CNN25: Conversation With Ted Turner: “We Did It Together!,” CNN’s Founder Says

By Brian 

> Update: 11:35pm: Here is’s summary of the conversation with Ted Turner. And here’s the AP story about it…

Many of the conference participants were waiting for Wednesday afternoon, for the “Conversation with Ted Turner.” It was held under a big tent on the lawn of Techwood, CNN’s original headquarters. Here are the highlights of his remarks:

> Turner talked about how he risked all his fortune, and then some, on CNN. “I figured if we just got on the air and just started, when people actually saw how important it was going to be, to have news available anytime night or day, that I’d be able to raise more money later on. But it was a big gamble, and a great risk, and I won against unconventional business thinking in several ways.” “Failure was not an option,” he added.

> CNN is Turner’s second-proudest achievement, after his own children. “As much as I liked winning the World Series and the America’s Cup, it’s CNN all the way.”

> As the audience applauded at the end of the session, Turner shouted: “We did it together!”

Much more after the jump, including mentions of Fidel Castro, Eason Jordan, and becoming the “New York Times of the airwaves…”

> Turner said he wasn’t just in it for the money: “I really thought that the world would benefit by having lots of information about all different parts of the world.” He admitted the network wasn’t always serious: “We did follow O.J. Simpson around L.A. all day, and we had Jessica in the well, and we did a number of continuing stories that were pretty trivial but of high interest. But our main concern was on serious news.”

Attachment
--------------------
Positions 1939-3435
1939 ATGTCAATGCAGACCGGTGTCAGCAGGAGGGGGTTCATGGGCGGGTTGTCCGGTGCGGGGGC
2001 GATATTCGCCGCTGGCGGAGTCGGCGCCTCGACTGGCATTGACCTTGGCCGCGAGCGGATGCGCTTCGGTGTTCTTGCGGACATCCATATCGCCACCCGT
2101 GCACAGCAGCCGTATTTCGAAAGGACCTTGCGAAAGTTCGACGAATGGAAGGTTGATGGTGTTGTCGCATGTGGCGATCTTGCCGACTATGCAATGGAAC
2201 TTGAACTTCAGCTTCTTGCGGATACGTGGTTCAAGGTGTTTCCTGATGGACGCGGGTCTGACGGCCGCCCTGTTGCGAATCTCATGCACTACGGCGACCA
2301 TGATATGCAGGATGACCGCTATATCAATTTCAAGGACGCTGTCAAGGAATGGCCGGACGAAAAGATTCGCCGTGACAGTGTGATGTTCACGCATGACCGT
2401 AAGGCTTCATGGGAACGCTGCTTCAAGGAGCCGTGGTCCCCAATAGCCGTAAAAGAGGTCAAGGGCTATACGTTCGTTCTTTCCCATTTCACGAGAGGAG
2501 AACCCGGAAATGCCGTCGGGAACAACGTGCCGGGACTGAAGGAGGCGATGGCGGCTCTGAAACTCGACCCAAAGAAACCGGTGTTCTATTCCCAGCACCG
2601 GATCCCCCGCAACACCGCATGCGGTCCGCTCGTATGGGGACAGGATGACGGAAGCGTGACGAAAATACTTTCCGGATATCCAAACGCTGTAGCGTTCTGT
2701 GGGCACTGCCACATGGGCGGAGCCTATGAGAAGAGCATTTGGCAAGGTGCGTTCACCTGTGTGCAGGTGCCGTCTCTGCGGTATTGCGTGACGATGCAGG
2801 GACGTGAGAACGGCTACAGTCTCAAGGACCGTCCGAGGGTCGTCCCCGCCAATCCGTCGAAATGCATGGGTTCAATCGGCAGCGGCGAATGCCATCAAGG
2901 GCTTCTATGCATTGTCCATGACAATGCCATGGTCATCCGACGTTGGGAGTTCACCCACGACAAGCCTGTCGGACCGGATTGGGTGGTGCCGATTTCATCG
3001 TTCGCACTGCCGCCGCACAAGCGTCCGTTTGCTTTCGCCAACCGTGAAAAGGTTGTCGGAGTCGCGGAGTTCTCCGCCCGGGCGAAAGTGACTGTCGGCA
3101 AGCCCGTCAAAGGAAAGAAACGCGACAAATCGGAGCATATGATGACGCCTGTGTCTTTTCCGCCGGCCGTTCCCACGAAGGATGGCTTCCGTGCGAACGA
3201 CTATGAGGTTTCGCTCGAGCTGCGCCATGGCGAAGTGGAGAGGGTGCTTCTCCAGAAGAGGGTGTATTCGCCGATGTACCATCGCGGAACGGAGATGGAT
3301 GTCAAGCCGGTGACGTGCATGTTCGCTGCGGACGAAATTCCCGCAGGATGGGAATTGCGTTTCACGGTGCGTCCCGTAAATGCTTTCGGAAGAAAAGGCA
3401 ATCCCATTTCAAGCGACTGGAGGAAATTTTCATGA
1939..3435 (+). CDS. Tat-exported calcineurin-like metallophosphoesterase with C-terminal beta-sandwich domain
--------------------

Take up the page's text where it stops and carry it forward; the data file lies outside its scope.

> Moderator Christiane Amanpour said she recalled seeing Ted in the Turner 24-hour cafeteria in a bathrobe and bare feet.

> Turner got the idea to go global from Fidel Castro. “He bought a satellite dish or got one somehow and started watching the news. He said it was incredibly important. When I met him in ’82, he said ‘Ted, the whole world needs CNN. I use it all the time and it’s very important to me.’ Well, I said, if Castro needs it, then capitalists need it, and maybe some other communists too!”

> Turner mentioned Eason Jordan and CNN’s coverage of the first Gulf War: “We made friends with the Iraqi TV people like we’ve made friends with everyone here in the room. So when war clouds were gathering over Iraq, our people, thanks to Eason Jordan and others following up — we had the position where we were right over there, and we were also known a being fair. The Iraqis kind of chose us — if there was going to be anyone broadcasting out of there…

So basically by making friends all over the world, which included the Iraqi TV people, and Tariq Aziz, the secretary of information or whoever he was, we got access that others didn’t. When the war started, we were broadcasting, and nobody else was. By being nice sometimes, it works out really well.”

> “Is CNN the vision you expected?,” Amanpour asked. “Yes, yes it is,” Ted said. “The only thing that I would suggest, and I love it the way it is, but I would like to see us return to a little more international coverage on the domestic feed, and a little more environmental coverage. [LOUD APPLAUSE] And maybe a little less of the pervert of the day…”

Amanpour interrupted: “But when everybody else is doing that –” And Turner interrupted her: “Somebody’s gotta be a serious news — I didn’t know much about journalism. I watched a little bit of TV, listened to a little bit of radio. But listen, somebody’s got to take the position of being the place to go. Somebody’s gotta be the most respected name in TV news. I wanted that position for CNN. I wanted to be the New York Times of the airwaves, not the New York Post. That’s what we set out to do, and we did it.